NEW YORK (AP) — On “Oodles O’ Noodles Babies,” a song on Meek Mill’s latest album, he raps about childhood struggles battling everything from poverty to violence, and proclaims: “We couldn’t afford no clothes/It was hand me down/Who would think a (dude) get a Grammy now?”
The Recording Academy. Mill is a leading contender to win a Grammy after receiving his first-ever nomination last month.
“I always try to speak things into existence,” the rapper said in an interview with The Associated Press last week. “That’s always been my thing. If you follow my music and look back, everything I said in the past that I wanted, it came into fruition.”
Mill, born Robert Rihmeek Williams, has spent the last dozen years grinding on the music scene, releasing mixtapes, EPs and albums, gaining new fans and earning credit for his respected lyrics and storytelling, while also becoming a hometown hero in his native Philadelphia.
Now, at the 2020 Grammy Awards, he’s competing for best rap album with the platinum-seller “Championships.”
“It feels great to be acknowledged for your talents,” he said at a recording studio where he’s working on new music. “I try not to focus my eyes on accolades and (stuff) like that. …I’m like a street rapper (and) we’re the last people to be nominated … I just try not to put my thoughts (or) let my faith and my energy go into someone judging me that can bring your spirits down, lift it up, so I just stay in my zone. If I get one that’ll be the greatest (thing) in the world, though.”
The 19-track “Championships” was created at a pivotal time in Mill’s life — it was released seven months after Mill, 32, was released from prison following a five-month campaign by his supporters to get him out of jail for decade-old gun and drug convictions (an appeals court overturned his convictions in July).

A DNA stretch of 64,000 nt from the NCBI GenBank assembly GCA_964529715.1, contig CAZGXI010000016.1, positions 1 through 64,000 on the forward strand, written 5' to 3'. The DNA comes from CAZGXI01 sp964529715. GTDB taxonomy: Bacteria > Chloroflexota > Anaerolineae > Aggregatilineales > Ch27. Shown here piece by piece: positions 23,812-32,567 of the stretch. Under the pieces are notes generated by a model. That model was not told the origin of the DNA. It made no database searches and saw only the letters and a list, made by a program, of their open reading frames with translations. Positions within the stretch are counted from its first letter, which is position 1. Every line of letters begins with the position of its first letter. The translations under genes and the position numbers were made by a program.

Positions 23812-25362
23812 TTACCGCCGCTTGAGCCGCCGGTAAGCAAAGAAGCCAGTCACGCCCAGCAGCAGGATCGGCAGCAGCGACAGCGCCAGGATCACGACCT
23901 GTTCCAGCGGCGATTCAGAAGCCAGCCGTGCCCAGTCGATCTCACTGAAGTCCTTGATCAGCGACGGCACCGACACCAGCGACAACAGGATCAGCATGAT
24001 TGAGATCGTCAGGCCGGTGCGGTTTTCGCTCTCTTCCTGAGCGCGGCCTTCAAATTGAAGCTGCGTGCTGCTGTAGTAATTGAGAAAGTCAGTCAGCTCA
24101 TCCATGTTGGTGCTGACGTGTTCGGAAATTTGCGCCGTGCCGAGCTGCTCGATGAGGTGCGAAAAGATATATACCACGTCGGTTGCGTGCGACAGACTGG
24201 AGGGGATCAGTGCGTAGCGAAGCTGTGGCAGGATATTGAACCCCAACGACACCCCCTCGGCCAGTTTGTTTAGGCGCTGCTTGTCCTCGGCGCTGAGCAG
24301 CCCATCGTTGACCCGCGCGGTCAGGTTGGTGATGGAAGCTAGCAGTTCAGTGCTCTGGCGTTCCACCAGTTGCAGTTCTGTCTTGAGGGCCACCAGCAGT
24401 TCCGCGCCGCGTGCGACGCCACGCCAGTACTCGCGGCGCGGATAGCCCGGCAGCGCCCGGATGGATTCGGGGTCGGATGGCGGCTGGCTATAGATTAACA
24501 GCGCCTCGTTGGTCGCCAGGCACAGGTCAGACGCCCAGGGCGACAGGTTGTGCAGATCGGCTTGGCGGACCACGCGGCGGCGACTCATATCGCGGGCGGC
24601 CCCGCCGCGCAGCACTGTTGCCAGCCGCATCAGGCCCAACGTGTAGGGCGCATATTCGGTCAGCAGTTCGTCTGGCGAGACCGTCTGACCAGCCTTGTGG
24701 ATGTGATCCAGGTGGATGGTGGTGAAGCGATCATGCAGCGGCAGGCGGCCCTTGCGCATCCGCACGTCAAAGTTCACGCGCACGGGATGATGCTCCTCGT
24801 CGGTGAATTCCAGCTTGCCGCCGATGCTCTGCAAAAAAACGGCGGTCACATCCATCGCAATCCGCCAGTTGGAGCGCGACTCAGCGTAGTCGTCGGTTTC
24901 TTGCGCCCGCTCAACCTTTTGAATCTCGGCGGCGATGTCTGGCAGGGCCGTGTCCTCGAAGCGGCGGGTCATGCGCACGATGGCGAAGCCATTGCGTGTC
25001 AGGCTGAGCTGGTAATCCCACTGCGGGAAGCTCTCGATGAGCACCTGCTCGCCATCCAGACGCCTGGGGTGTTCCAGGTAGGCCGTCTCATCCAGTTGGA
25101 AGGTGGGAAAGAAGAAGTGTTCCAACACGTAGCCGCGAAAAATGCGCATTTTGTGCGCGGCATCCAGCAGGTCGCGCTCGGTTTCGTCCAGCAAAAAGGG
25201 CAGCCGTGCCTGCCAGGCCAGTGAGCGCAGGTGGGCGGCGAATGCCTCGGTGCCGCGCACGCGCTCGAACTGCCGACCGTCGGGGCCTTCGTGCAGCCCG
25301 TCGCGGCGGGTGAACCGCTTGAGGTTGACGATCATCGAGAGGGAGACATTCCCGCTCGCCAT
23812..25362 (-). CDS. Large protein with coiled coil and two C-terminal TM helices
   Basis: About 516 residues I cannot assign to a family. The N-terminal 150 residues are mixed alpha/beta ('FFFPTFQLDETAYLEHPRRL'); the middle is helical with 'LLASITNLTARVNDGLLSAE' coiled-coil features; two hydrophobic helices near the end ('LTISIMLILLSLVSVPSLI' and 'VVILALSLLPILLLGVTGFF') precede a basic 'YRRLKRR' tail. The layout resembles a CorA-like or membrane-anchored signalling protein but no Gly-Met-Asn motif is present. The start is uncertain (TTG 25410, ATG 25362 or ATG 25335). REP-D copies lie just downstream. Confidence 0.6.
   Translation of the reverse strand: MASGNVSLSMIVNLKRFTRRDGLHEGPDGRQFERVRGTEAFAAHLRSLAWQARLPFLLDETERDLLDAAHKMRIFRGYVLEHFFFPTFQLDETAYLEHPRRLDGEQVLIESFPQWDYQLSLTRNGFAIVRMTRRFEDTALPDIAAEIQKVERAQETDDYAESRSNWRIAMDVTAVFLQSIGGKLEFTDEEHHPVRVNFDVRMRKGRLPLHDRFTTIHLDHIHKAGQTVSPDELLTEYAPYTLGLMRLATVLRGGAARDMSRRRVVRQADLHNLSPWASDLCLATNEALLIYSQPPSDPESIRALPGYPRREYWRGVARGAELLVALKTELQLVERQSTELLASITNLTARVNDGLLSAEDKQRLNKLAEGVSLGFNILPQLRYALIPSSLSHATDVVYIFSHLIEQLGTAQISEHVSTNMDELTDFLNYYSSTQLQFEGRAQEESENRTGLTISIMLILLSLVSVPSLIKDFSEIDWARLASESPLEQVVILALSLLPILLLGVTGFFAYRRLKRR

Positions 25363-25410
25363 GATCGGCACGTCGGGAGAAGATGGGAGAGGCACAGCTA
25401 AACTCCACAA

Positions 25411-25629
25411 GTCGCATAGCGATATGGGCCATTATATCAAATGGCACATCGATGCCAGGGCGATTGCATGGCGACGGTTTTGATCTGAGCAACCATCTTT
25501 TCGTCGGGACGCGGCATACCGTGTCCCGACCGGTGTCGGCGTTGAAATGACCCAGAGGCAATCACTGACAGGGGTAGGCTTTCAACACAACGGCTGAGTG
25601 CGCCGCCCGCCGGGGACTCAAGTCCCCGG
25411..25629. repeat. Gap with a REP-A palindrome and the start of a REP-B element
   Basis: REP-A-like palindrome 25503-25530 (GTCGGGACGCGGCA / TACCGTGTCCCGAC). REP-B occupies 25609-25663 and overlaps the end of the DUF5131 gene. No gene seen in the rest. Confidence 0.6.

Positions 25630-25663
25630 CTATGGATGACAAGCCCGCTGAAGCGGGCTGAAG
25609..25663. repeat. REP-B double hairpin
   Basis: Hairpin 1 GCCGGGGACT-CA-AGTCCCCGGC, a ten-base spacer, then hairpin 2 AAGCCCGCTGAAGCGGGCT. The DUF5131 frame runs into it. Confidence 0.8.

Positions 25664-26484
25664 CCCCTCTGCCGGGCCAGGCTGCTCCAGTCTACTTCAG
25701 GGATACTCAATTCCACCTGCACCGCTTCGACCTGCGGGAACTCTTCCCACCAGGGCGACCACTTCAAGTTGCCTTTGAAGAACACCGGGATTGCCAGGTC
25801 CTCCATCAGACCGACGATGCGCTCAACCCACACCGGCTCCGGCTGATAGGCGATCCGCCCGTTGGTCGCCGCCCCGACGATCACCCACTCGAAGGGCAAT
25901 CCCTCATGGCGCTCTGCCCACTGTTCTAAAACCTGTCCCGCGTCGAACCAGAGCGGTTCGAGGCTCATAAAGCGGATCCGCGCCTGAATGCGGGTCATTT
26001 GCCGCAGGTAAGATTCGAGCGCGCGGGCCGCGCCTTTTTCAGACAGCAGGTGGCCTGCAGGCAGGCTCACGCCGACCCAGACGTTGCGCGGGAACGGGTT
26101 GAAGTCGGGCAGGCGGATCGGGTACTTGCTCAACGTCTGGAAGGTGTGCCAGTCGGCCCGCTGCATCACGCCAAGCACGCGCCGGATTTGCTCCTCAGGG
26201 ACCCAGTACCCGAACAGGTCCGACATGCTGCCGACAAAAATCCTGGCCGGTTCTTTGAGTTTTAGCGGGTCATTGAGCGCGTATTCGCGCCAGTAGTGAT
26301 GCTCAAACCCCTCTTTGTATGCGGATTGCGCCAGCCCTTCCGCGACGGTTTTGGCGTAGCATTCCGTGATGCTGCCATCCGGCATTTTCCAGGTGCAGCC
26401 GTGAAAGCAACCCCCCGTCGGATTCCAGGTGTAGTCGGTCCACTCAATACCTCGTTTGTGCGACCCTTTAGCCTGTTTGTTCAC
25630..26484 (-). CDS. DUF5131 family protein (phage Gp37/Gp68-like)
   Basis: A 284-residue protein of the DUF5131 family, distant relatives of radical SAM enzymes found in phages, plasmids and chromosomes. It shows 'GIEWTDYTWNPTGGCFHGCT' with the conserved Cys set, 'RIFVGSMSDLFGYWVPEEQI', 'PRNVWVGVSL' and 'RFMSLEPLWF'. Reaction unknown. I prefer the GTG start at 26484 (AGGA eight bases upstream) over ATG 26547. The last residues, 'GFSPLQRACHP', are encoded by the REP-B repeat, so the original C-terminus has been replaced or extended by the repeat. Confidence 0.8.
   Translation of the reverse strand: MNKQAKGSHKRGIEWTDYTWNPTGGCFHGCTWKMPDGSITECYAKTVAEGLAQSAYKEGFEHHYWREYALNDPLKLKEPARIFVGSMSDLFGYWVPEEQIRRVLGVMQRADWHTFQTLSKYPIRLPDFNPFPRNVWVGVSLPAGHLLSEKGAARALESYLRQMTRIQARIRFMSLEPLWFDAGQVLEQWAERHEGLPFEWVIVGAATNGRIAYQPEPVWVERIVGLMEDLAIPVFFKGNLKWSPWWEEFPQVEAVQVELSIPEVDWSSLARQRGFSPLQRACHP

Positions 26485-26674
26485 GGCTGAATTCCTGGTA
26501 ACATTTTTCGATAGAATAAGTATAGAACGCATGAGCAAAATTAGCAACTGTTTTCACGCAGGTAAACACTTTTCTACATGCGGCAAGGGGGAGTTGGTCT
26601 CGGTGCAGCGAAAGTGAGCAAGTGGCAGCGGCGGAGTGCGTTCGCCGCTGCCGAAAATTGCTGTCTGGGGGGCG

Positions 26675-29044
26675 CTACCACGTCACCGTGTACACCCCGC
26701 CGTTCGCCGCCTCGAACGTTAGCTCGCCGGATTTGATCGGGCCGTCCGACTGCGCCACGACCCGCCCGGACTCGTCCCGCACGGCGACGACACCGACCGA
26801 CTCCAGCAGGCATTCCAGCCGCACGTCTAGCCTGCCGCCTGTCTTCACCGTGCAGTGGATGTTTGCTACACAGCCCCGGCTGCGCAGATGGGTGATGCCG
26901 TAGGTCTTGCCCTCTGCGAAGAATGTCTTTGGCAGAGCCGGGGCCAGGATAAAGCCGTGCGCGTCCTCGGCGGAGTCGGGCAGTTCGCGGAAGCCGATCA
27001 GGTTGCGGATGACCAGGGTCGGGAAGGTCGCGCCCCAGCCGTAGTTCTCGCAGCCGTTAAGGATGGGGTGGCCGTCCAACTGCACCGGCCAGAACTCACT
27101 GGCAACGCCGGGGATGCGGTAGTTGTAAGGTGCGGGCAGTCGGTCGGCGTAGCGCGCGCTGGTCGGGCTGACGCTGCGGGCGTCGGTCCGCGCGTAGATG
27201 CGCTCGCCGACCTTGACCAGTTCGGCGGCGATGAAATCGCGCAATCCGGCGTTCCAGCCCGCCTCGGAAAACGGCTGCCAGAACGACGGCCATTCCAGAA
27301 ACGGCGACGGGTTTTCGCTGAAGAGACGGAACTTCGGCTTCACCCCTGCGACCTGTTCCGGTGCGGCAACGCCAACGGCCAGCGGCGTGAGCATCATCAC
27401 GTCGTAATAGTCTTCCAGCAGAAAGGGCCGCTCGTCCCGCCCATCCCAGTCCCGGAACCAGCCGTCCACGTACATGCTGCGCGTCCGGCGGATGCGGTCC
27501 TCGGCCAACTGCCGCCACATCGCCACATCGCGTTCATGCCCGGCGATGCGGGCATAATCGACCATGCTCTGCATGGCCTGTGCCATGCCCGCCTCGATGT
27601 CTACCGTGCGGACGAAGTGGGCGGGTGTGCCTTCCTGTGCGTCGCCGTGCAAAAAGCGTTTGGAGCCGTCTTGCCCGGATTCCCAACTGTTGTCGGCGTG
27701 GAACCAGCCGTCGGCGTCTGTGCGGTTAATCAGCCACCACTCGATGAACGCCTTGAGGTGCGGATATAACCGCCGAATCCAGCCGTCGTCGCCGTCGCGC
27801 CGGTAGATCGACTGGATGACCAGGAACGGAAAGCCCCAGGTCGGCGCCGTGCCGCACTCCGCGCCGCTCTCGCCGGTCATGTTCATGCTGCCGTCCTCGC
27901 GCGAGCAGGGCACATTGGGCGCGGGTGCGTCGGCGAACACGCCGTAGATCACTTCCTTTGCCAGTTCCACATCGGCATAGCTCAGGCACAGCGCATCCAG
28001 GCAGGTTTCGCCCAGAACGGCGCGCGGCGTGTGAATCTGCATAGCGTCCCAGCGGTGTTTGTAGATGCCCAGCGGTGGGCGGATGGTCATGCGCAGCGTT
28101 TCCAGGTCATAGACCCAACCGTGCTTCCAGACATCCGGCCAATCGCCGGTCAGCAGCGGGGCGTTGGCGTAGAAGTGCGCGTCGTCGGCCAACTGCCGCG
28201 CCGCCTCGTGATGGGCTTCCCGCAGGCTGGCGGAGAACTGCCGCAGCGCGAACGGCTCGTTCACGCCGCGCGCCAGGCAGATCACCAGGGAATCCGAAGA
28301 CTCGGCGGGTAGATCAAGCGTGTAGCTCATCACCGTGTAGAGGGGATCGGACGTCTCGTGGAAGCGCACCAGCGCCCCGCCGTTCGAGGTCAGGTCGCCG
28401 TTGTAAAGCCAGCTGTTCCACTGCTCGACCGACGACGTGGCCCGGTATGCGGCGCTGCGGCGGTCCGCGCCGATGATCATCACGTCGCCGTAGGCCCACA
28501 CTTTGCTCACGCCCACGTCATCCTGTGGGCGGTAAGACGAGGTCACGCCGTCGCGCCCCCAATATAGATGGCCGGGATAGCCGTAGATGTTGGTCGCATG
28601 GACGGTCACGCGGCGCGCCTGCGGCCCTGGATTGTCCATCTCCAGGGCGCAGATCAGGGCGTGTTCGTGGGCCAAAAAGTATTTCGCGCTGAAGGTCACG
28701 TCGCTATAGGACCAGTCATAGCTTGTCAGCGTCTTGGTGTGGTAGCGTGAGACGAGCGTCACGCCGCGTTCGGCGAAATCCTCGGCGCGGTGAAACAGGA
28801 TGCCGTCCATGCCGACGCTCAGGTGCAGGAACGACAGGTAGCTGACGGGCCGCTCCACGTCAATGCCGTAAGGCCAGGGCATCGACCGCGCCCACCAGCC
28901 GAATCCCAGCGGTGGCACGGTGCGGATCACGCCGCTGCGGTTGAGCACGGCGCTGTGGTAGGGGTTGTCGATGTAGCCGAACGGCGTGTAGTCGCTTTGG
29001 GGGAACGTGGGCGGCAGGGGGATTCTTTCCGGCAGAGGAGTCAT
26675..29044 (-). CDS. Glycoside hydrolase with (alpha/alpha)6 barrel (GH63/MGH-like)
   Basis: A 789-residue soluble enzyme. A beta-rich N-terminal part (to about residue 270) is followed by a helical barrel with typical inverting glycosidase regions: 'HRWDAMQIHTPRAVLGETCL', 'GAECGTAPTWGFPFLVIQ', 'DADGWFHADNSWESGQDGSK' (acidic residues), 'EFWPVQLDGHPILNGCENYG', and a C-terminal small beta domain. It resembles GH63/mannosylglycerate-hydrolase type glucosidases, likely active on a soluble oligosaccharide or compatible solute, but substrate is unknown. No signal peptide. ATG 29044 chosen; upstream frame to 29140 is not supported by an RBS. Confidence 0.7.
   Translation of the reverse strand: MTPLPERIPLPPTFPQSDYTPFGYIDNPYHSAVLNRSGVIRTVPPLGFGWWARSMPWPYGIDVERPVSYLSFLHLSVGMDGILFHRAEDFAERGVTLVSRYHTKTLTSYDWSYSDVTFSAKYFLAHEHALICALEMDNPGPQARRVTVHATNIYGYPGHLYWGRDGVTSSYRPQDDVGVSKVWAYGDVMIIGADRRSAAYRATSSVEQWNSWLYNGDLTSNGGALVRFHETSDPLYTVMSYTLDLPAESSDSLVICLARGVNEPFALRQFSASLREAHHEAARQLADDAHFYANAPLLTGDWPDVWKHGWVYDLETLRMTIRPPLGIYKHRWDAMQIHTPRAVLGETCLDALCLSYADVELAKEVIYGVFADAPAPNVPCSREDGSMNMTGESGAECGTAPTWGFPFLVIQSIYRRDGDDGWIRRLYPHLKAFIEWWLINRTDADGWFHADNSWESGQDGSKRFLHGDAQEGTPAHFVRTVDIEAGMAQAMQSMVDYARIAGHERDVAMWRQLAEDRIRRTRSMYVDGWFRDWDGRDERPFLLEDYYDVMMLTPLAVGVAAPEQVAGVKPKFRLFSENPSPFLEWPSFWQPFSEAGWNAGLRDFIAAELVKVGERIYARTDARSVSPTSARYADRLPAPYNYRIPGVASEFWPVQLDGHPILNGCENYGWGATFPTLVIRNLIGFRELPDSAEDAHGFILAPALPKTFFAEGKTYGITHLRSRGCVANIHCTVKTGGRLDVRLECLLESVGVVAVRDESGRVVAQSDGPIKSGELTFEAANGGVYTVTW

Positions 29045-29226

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He said he pulled from his real life as he wrote the songs for the album: When he penned “Trauma,” which includes lines about being in jail and dealing drugs, he was preparing to go to court for his own case. During the time he wrote “Respect the Game,” he was going “through something with someone around me counting the money in my pockets; your friends see you making a lot of money and they’re counting your money for you.”
“My music represents something,” he added. “It actually has a meaning to the things I say — even if it’s something that you may not want to hear, or where you come from, or that you might not understand, everything has a meaning to it. Everything has a message to it. It’s just delivered in a witty way, it’s like a puzzle. One message can have 100 messages into it.
At the Grammys, Mill’s competition includes Tyler, the Creator’s “Igor,” 21 Savage’s “I Am I Was,” YBN Cordae’s “The Lost Boy” and “Revenge of the Dreamers III,” the compilation from J. Cole and his Dreamville labelmates.
Mill, who joined mentor Jay-Z and others earlier this year to form Reform Alliance, a coalition that lobbies for changes to state probation and parole laws, said his role as a reform advocate helped his music reach new people, and ultimately helped him land a Grammy nomination.
“I got billions of impressions just from my case. I just happened to land in front of that. It was a (messed) up thing. Media caught on. It was a big media thing. People got a bird’s eye view of who I am,” he said. “Now when you see Meek Mill performing on the ‘Colbert’ show, or see Meek Mill on ‘Ellen,’ you might tap in.”
“I’m Jay-Z’s young bull, so I get to throw that special call in,” he said of clearing the sample.
The album also features former nemesis-turned-friend Drake, who appears on the Top 10 pop hit “Going Bad.”
“I don’t remember who called who, but he gave me the song, sent it to me. I finished that song probably the day before my album came out — very last song,” Mill said.
On the track, Mill raps about one of the current “it girl” celebrities as as object of desire: “I got Lori Harvey on my wish list (that’s Lori)/That’s the only thing I want for Christmas (true story, uh).”
What does Mill want for Christmas this year?
“I want my chick for Christmas,” he said, referring to his real-life girlfriend. “When you rapping you just talking (stuff). You gotta ask Lori what she wants for Christmas nowadays.”